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2020 'League of Legends' World Championship highlights a new normal for esports

Whether playing rugby, soccer or “League of Legends,” the best athletes all share similar psychological characteristics. And they're all "real" athletes.
Image: Team DWG celebrates onstage after winning LoL World Championship Finals in Shanghai
Team DWG celebrates onstage after winning the League of Legends World Championship Finals in Shanghai, China, on Oct. 31, 2020.Aly Song / Reuters

What defines a real sport? Is it the physicality of straining muscles and pouring sweat, or the adrenaline-pumping high of competition? Perhaps it’s the discipline of following rules or a system of rankings and leagues and competitions. By any of these measures, competitive gaming — also known as esports — should easily qualify as a sport. Yet opinions remain divided. Even the International Olympic Committee has weighed in, deciding to err on the side of caution for now. But perhaps the question we should be asking is: Why is this even a question anymore?

What defines a real sport? Is it the physicality of straining muscles and pouring sweat, or the adrenaline-pumping high of competition?

The 2020 “League of Legends” World Championship came to a close on Saturday, providing a triumphant if slightly muted exclamation point for the 10th season of one of the world’s most popular professional esports events. After starting with 22 professional teams from around the world, South Korea's DAMWON Gaming defeated China's Suning to take home the Summoner’s Cup and a share in the prize pool worth millions of dollars.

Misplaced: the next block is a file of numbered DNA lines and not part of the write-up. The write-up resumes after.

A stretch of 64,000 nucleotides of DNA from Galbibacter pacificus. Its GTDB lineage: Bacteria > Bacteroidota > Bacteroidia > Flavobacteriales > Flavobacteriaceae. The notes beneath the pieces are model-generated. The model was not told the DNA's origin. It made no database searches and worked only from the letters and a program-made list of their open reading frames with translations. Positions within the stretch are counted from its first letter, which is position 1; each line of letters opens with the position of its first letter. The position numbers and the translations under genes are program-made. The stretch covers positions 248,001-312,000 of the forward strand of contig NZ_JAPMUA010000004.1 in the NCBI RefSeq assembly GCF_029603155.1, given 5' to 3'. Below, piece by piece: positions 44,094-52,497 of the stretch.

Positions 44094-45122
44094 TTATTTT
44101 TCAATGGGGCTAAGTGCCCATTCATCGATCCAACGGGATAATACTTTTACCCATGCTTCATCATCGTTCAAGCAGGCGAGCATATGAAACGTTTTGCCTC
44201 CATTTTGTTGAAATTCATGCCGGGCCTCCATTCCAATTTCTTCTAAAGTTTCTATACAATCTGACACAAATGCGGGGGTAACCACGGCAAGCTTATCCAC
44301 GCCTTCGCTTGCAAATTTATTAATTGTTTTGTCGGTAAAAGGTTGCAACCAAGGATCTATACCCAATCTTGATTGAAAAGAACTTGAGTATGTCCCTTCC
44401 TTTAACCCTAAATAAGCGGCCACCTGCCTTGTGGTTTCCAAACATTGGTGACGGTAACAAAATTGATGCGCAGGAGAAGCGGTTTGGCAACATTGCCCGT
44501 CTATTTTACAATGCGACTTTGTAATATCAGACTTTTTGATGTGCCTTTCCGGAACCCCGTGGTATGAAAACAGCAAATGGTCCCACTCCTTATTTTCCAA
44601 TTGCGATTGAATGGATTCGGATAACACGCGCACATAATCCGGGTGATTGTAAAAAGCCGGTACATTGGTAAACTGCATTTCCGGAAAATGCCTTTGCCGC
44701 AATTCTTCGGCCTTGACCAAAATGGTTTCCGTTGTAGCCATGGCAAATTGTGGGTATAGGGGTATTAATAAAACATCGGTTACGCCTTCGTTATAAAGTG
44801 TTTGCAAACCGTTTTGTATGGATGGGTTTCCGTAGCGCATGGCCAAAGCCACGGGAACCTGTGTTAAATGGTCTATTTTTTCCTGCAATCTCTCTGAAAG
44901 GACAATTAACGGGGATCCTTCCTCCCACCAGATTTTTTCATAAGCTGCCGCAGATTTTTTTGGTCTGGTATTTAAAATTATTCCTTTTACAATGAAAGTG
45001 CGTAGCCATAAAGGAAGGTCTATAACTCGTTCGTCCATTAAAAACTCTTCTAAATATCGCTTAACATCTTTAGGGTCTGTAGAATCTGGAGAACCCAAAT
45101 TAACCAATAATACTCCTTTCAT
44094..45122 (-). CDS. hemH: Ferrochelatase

In the last few years, more people have watched this tournament than the Super Bowl or the NBA Finals. For 2019’s event in Paris, Madrid and Berlin, players performed before packed stadiums and millions watching online from around the world. This year, because of Covid-19 protocols, the venue is a single city (Shanghai), and the viewership is mostly online (but expected to be even larger).

So the audience is certainly there, as are the other hallmarks of professional sports: companies that sponsor teams, clubs and leagues that organize matches and championships, associations that maintain records and rankings. Whether a top-level professional tournament or a high school or college-level match, the best players and teams vie for prizes, glory and sometimes an immense amount of money.

“If you’d asked me five years ago, back when I was working in the industry, building student clubs, I would have said that…for esports to be legitimate, we needed the title of being a recognized sport,” says Dylan Poulus, a researcher studying esports performance at the Queensland University of Technology in Australia. “Now my opinion is a little bit different.” The esports industry has got to a point, he says, where it really doesn’t need anyone's stamp of approval any more.